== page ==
In 2003, many of the news sources were challenging the need for the latest device that had just come out from Intel - a 2.0 gigahertz Pentium CPU. The question of the day was "Do we really need something that fast?" I laughed. The obvious answer is Yes!
Sitting in a restaurant during a Denver snowstorm in January of 1994, a
asked me how could I manage to stay current with Technology? Why? Because
there's 20 new gadgets a day in the news.
After thinking about it overnight, I realized what my answer was.
Call me a dreamer, but on Star Trek, they have a device called a Holodeck. If you think about it for a minute, there's a computer behind there that runs the Holodeck. It computes and displays a real-time interactive holographic scene along with controlling force fields sufficient to mimic the touch of actual objects. Then, add a siginificant portion of the entirety of recorded human history, plus an interface capable of understanding the nuances of human speech.
When I can have a 'computer' that complex, that fast, to use as my 'notebook computer', then I'll be happy.
And, on Star Trek, the computer core occupies like six floors worth of space. I'm talking about a step beyond even that - wanting all that power in a portable notebook. With a big battery!
The real answer to the 'staying current' question is that I have a vision for the future, and it's far beyond what the 'toys' we have available today can provide for us. Even the latest and greatest 3.2ghz CPU (2005) is still, according to Spock, 'stone knives and bearskins'.
No new technology really surprises me, because I dream of a 'standard' that is far beyond anything we have available today. Any 'new' advancement in computing is really to me just another step along a very long path in front of us.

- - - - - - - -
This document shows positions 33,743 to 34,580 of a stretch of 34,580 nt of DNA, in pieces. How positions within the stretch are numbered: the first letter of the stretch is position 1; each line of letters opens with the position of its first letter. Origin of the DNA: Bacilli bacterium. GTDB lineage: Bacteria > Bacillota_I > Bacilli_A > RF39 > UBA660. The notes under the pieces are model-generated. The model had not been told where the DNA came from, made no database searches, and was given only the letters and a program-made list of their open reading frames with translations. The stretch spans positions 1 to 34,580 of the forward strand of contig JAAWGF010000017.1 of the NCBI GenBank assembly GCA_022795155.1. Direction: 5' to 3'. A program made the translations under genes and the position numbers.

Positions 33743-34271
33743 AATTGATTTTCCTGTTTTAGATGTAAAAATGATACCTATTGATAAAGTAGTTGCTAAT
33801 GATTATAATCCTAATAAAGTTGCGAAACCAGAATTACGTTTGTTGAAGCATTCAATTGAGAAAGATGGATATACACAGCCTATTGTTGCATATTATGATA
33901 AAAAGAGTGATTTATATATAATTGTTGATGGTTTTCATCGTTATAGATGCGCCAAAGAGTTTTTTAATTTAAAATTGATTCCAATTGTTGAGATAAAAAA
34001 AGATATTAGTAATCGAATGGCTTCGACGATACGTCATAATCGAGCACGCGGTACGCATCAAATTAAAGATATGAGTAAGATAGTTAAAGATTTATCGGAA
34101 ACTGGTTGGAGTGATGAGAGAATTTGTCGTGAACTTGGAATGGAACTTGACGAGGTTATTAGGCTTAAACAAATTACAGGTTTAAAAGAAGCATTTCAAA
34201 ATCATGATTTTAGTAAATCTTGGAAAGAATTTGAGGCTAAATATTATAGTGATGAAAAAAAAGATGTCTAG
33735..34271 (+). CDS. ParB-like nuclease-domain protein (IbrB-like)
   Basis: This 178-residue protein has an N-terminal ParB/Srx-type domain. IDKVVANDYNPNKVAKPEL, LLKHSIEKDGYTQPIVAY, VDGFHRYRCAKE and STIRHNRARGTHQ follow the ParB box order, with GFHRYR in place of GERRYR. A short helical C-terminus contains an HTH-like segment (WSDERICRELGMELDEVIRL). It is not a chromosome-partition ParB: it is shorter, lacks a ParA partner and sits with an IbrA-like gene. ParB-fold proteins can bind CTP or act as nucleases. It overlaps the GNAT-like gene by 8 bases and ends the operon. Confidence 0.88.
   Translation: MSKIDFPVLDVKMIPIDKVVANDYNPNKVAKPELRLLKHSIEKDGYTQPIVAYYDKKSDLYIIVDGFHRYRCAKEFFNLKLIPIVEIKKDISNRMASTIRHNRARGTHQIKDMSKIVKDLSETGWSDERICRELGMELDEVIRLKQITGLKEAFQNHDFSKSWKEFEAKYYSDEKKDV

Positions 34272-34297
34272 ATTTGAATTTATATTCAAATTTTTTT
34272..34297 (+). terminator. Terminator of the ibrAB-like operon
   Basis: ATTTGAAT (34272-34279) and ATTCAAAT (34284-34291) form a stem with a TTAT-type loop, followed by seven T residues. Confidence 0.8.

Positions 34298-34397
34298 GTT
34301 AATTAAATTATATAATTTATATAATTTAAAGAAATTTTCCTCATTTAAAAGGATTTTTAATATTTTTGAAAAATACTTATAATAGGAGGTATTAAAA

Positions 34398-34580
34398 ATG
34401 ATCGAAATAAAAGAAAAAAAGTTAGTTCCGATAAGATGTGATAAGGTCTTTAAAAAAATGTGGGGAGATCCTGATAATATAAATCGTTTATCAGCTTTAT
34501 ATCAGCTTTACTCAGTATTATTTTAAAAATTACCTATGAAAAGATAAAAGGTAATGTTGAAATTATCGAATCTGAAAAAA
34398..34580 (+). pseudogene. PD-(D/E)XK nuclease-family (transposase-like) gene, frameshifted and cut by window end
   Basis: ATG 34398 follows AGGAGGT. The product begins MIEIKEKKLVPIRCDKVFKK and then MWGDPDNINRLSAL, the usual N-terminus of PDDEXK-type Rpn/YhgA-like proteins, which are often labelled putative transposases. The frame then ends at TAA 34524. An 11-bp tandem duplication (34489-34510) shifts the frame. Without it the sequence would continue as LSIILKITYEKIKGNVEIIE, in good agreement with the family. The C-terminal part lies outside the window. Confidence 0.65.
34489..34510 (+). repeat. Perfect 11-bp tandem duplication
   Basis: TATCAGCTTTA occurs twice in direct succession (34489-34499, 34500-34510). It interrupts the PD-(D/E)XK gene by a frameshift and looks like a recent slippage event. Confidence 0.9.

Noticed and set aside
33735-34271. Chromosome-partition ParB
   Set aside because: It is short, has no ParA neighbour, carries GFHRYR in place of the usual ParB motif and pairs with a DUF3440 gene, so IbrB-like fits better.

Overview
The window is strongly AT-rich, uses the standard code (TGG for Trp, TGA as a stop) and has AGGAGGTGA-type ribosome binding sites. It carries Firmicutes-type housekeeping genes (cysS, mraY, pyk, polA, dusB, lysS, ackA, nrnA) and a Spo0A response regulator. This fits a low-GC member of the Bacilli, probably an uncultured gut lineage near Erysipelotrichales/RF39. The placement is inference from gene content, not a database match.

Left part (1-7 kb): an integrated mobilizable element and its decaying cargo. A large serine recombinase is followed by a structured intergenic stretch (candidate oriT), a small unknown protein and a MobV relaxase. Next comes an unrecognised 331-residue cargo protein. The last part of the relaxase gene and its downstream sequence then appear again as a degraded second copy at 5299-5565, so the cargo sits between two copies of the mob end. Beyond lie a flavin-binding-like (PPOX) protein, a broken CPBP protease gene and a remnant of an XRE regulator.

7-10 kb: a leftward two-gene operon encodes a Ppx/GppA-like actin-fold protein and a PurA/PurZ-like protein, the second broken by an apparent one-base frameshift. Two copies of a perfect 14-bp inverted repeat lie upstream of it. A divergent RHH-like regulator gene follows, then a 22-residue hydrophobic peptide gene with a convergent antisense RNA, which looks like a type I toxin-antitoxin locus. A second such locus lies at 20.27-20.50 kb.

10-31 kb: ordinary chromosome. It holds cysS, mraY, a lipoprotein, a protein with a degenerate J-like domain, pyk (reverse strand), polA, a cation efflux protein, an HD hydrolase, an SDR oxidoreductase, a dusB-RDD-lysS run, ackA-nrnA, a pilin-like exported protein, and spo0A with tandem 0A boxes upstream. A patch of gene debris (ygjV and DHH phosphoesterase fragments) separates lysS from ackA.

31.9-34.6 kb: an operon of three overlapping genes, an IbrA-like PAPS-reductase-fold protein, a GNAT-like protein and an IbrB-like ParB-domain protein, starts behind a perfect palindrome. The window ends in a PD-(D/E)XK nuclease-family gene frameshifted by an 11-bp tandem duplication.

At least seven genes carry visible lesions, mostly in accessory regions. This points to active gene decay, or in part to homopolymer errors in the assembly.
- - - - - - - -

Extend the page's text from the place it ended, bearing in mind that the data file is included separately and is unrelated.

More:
How powerful of a computer are we talking about? Let's first look at digital storage of holograms.
Generating holograms is an entirely different subject:
The phase angle from the reflection of a beam of light at every point in the environment has to computed and summed to build the necessary interference patterns for each pixel of the frame. This is a considerably more complex (although similiar) calculation than necessary for 2D rendering.
For the 1995 release of Toy Story, five hours of computer time were required per frame to render the movie. In 2001, (with faster computers) Shrek was estimated to require ten times that amount per frame, due to independently moving hairs, blades of grass, etc.. And that's just for a 2D rendering!
In one of my (many) college calculus classes (1975?), I remember looking up on the wall and seeing a 120x120pixel printout of a computer-generated hologram. It required hours of mainframe computer time to calculate using a technique called 'fast fourier transform'.
If you want immersive, "real looking" 3d environments, it would take "a bit more processing power" than we have available today. Bring on the speed! Bring on the bandwidth!
Not to mention storage space. Even at the highest densities we have available to us today, it'd require 45 station wagons to haul the movie across town to your friend's house.
Stony Smith, c 2005, updated periodically